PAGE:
I Like What You Are Doing, But I Have Good Insurance…

By Michael A. Ciampi, M.D.


I had an interesting conversation with an acquaintance the other day.  He is very much aware of the Direct Primary Care (DPC) model to which our practice has been transitioning.  He told me that he is very supportive of the concept of free market principles being introduced into medicine.  He even told me that he has been recommending our practice to his friends.  My question to him was when he was going to make an appointment for himself.  He hesitated a bit and said, “I’d really like to, but I have good insurance.”

Needless to say, I was taken aback.  I bit my tongue and asked him to tell me more about his healthcare so I could understand what he was thinking.  I know where he works and that they provide the equivalent to a gold plan on the federal exchange.  This means that he has low deductibles and copayments.  This means that he has to pay very little out of his own pocket for his healthcare, especially if he goes to doctors who are in his insurance’s network.  That is where it got interesting.

He went on to tell me where he went for his primary care.  It is a hospital owned clinic with many locations.  He often does not get answers to questions when he calls them.  He may or may not see the doctor who is identified as his primary care physician, if he sees a doctor at all.  He has to deal with a lot of red tape, and is often not satisfied with his interactions.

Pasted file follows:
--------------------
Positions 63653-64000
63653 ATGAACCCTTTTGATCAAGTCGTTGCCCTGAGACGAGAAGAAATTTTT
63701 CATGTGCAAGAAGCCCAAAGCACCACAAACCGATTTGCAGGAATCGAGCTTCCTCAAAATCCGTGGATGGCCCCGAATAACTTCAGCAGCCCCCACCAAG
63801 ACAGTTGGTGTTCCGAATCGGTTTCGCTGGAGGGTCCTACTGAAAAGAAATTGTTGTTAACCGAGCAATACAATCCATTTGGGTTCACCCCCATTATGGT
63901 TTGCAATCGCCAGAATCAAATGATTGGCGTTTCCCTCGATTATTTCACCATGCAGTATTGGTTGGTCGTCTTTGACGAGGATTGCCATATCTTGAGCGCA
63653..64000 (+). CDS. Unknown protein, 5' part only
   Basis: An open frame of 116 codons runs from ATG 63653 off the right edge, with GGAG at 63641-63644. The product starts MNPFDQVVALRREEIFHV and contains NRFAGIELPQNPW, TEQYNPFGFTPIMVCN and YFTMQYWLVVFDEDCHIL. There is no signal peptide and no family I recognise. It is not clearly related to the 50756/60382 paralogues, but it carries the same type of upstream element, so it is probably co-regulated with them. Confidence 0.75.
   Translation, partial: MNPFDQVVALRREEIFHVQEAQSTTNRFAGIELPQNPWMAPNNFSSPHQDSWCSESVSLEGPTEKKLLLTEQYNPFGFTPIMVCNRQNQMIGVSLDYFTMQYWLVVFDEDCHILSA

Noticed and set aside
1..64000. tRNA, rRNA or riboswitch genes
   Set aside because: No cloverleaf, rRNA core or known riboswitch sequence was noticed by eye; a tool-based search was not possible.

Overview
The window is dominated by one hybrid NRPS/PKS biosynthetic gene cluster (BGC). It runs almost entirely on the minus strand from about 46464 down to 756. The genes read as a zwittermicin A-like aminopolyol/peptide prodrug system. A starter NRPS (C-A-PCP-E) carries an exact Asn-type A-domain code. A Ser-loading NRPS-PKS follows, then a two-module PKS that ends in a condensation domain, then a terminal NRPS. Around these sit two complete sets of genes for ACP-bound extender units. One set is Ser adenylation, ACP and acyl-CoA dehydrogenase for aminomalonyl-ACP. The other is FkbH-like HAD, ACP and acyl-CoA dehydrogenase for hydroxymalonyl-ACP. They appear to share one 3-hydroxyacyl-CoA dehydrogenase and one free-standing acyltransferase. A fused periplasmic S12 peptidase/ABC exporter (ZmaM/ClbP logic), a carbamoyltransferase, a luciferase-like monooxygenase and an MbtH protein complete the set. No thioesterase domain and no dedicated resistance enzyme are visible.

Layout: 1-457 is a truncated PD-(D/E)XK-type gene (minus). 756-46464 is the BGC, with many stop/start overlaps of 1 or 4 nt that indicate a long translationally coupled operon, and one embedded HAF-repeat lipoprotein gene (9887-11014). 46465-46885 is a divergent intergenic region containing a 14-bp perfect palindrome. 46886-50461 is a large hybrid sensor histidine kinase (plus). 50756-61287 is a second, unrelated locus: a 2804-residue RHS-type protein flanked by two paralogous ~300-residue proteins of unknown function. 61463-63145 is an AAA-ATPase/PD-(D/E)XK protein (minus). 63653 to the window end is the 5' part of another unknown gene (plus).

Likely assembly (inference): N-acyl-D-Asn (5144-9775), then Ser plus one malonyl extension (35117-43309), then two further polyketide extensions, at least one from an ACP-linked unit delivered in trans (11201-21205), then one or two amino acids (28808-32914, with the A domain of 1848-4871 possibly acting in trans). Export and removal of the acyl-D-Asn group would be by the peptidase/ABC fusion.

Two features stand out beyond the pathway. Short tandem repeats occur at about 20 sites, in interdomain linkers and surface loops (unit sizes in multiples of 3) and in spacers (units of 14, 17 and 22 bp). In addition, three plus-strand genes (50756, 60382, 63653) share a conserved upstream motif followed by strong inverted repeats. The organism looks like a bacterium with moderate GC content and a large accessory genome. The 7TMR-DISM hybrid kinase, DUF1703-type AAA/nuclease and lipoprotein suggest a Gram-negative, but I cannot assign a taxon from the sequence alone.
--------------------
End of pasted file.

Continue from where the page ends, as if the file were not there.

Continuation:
This gets to the crux of the problem with insurance based healthcare, especially primary care.  The gentleman with whom I spoke is a very intelligent person, but he has been conditioned, like so many of us, to the point that he could not see the truth.  When all is said and done, a person (or organization) works to satisfy who is paying them.  In his case, his clinic is paid by his insurance company, not him (except a nuisance copay).  This means that the clinic will do what the insurer wants above what he needs, lest they deny payments.  He is a prisoner of the system that the insurance companies have created to meet their needs, not his.  His doctors and their staff are probably good and caring people, but they are so wrapped up in doing paperwork and jumping through all the insurance company hoops in order to get paid, they have lost sight of what should be their primary mission, to take good care of their patients.

The Direct Primary Care model is radically different from the traditional model.  With DPC, the doctor contracts directly with the patient to provide high quality, accessible, and personalized care.  This is done at a reasonable price because so much of the unnecessary overhead mandated by the insurance company and government has been eliminated.

Don’t be a slave to your insurance company.  Get the healthcare you deserve.  Save insurance for what it supposed to be for: paying for major medical expenses, not routine care.  Work with a doctor whose first priority is helping you be healthy, not waiting for you to get sick so he can make money off your health insurance policy.  Go DPC!


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